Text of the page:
David prayed this morning that “everything will go well for music class.” I was struck by this, because I know he’s imitating a pattern of prayer, and his prayer is reflecting the priorities he’s heard.
Really, is the most important thing to me that music class will “go well”? If by going well, we mean God will be glorified, regardless of what happens, if we are able to share God’s love with the unsaved women from the community, as well as Christian hospitality for my sisters in Christ, then so be it. But I don’t think that’s what we mean when we say, “help everything to go well.”
We’ll be having a conversation about this later in the afternoon, after I have some conversation about it with God.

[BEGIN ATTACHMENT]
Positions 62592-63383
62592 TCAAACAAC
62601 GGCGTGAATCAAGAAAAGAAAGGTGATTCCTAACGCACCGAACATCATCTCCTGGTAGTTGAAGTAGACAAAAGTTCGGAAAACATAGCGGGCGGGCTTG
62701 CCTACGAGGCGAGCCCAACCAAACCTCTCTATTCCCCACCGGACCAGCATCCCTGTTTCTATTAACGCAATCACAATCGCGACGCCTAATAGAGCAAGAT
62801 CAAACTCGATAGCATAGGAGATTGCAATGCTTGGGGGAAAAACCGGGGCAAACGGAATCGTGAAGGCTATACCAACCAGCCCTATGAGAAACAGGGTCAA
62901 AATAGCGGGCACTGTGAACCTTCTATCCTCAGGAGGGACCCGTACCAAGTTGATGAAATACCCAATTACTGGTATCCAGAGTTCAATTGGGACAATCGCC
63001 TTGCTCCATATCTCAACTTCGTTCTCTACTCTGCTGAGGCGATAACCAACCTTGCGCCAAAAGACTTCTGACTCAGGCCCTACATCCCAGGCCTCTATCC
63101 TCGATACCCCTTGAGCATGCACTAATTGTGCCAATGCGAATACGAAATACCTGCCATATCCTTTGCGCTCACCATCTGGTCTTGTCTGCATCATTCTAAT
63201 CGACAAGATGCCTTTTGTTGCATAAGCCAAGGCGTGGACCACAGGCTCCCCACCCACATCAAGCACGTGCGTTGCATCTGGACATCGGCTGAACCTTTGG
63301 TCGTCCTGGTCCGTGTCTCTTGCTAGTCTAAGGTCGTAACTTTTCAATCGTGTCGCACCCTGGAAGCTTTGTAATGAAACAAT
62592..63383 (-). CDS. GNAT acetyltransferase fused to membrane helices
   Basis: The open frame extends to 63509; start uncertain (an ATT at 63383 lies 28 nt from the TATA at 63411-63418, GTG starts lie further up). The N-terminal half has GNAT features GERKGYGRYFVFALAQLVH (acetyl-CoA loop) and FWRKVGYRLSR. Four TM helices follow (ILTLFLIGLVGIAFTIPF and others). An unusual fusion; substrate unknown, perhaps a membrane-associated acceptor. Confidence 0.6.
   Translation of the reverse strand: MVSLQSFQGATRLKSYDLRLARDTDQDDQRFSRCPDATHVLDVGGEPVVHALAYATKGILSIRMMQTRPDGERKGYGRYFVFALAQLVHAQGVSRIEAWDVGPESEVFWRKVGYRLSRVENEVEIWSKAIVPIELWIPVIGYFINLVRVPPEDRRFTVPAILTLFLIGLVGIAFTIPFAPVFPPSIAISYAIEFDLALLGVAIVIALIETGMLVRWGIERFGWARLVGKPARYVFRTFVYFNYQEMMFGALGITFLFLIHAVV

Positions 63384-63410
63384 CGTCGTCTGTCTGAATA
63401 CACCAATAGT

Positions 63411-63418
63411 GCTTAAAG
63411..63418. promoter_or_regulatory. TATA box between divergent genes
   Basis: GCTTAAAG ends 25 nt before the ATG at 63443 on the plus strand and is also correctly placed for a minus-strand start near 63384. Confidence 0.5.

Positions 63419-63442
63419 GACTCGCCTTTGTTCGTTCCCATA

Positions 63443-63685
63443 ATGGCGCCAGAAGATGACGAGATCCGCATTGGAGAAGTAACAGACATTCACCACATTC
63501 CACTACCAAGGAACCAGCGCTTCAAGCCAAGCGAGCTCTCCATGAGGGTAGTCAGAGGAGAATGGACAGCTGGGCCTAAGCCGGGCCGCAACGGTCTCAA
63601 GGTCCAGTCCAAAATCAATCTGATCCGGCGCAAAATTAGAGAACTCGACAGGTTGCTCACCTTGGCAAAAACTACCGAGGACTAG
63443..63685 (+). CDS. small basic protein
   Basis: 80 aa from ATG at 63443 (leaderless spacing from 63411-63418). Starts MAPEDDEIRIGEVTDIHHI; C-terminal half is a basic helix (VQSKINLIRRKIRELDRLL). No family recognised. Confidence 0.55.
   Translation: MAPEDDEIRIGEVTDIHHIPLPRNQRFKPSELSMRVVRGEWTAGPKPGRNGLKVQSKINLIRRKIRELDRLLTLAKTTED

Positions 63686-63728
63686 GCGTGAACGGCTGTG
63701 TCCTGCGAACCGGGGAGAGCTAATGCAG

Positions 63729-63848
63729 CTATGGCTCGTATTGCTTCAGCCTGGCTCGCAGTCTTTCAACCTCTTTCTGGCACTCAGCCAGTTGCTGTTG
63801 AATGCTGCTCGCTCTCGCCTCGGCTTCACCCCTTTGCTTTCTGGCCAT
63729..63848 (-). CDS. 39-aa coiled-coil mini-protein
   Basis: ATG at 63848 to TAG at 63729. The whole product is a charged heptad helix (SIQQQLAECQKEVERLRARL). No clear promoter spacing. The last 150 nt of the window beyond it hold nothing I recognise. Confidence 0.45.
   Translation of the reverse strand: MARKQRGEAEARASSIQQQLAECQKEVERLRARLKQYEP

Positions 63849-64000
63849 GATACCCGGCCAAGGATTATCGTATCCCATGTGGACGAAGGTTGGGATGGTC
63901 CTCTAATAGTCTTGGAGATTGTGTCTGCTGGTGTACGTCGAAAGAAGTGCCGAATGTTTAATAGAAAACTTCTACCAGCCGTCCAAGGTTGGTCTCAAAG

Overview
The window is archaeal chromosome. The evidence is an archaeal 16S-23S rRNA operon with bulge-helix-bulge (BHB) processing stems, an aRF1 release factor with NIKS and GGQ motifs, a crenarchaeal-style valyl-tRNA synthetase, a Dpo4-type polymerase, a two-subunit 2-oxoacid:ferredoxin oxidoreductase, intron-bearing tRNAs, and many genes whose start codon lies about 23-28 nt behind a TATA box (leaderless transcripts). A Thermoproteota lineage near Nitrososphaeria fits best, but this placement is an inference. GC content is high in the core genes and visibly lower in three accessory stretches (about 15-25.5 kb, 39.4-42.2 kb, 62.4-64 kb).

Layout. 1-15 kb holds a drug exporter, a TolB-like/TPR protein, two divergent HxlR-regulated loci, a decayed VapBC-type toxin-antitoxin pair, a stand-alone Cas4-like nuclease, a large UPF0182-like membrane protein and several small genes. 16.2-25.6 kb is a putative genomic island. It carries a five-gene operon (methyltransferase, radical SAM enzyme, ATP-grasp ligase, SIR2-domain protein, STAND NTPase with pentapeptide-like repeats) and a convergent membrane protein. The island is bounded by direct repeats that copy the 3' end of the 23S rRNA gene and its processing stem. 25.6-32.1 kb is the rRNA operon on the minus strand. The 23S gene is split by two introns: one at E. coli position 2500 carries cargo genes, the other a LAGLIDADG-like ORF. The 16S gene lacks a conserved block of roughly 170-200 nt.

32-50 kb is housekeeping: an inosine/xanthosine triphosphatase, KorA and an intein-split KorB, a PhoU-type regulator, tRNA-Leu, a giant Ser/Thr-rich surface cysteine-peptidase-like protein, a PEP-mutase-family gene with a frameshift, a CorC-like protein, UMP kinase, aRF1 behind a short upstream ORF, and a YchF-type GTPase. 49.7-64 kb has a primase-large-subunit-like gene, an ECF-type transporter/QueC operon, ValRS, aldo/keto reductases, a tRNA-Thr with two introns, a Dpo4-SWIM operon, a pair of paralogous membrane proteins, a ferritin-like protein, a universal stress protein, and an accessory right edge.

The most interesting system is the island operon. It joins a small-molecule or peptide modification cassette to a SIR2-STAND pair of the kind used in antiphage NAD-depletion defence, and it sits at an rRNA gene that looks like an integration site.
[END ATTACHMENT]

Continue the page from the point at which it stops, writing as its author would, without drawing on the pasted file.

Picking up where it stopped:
Barbara H. says
(Forgive me if this comes through multiple times. I tried twice and got a window saying the page was taking too long or something.)
In church on Sunday our pastor read from a passage which used a phrase something like “go well,” but I can’t remember what it was (I do remember his main text, but not this one — I should have written it down). But it made me think of this post. I used a Bible search program (http://www.biblegateway.com/keyword/) and searched for “go well,” “went well,” and “be well.” Those kinds of phrases are used often, so I don’t think there is anything wrong per se with praying that way, but, as you indicated, it’s good to teach what we mean by “well.” Too often when we pray or hope things “go well” we mean the logistics — that it won’t rain, that people will arrive safely, that everything will go as planned — rather than the weightier matters you mentioned.